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Quarterfinals: Hidden Behind the Nightveil

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Kamiel Cornelissen
(Mono-Red Devotion)
vs.

Jeremy Dezani
(Mono-Blue Devotion)



The letter O!ne day of preparation for Standard, and no preparation beforehand for Limited would usually be enough to deny any Pro Tour competitor the chance at a Day Two finish, especially given the high level of competition and time put into beating the format by many attendees here this weekend.

However, Kamiel Cornelissen is not one of those players who can be beaten by lack of time to prepare for the event. The Hall of Famer from the Netherlands came to Pro Tour Theros with little preparation, and yet was storming through the tournament with an impressive finish. His Standard deck of choice? A Mono-Red Devotion deck Frank Karsten built for him at the Theros Prerelease. His first game of Theros Limited? Friday, when the Pro Tour competitors sat down for Round 1 of the event. Cornelissen has, without question, shown why he is in the Hall of Fame.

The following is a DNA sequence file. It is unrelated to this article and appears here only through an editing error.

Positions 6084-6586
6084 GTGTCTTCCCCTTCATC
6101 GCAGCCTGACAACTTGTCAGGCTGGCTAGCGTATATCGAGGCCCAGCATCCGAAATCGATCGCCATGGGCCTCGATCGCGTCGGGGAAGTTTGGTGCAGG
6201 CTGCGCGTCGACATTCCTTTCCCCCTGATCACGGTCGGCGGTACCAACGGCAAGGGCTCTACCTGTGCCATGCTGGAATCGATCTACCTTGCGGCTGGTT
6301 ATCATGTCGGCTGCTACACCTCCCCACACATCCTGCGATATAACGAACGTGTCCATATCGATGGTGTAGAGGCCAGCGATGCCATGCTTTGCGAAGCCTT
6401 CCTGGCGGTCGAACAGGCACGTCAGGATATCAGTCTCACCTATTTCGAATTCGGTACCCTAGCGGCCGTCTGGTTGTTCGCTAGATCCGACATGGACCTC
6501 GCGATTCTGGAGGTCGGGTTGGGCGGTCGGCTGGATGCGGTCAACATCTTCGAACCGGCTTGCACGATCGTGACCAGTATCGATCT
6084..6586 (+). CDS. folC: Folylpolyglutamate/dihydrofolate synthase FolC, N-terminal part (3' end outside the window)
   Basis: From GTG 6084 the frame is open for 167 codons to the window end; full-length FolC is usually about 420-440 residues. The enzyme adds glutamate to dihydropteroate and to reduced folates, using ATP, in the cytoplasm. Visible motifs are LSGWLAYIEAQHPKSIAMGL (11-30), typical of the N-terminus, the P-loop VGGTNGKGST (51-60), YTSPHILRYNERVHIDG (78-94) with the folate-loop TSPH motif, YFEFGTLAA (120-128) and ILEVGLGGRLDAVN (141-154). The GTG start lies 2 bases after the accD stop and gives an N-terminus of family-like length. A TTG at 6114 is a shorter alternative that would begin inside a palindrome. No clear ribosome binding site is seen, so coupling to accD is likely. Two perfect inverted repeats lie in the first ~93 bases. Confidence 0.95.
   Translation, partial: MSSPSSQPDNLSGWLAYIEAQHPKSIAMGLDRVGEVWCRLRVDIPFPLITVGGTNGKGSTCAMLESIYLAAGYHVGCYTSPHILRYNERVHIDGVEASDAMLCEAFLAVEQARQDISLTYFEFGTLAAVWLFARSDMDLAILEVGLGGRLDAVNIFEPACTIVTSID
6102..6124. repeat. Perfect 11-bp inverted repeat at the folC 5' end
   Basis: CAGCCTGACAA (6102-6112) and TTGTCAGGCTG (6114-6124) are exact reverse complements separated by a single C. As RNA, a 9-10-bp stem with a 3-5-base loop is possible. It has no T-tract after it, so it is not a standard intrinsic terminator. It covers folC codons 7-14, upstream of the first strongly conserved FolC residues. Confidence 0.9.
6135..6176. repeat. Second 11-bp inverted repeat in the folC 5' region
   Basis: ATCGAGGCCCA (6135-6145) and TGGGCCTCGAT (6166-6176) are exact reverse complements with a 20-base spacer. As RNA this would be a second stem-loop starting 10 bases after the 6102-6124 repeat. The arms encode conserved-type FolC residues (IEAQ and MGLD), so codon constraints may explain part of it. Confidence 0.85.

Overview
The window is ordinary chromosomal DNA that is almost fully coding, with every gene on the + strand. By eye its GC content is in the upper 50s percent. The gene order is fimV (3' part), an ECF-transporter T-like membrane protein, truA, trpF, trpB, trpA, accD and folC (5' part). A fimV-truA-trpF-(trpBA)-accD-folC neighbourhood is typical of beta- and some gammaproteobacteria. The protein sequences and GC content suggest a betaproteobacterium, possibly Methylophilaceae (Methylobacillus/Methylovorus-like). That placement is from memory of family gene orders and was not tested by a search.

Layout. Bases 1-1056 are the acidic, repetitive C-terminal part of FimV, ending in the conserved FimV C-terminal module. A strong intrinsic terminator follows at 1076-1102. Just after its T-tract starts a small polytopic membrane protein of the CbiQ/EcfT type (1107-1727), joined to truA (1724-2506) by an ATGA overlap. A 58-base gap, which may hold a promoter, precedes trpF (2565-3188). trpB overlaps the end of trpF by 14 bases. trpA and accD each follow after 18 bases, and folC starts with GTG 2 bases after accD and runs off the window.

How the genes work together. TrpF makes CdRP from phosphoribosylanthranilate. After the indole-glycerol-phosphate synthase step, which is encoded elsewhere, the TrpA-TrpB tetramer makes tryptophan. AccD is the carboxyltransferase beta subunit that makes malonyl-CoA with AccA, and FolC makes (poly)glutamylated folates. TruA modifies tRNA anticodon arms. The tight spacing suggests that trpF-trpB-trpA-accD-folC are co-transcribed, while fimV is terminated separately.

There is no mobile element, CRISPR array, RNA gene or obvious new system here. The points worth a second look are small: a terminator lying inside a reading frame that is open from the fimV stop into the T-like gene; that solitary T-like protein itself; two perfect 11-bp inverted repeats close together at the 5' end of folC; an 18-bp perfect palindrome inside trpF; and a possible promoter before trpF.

His opponent, however, has been slowly making a name for himself. Frenchman Jeremy Dezani has four Grand Prix Top 8 finishes to his name, including a win at Grand Prix Lyon 2012. Dezani's Mono-Blue Devotion deck differs a bit from the one that made waves – in more ways than one – from Team StarCityGames, but nonetheless has the same expected suspects such as Thassa, God of the Sea and Master of Waves. Following France's win at the World Magic Cup, Dezani and his two countrymen are representing a new resurgence in professional French Magic.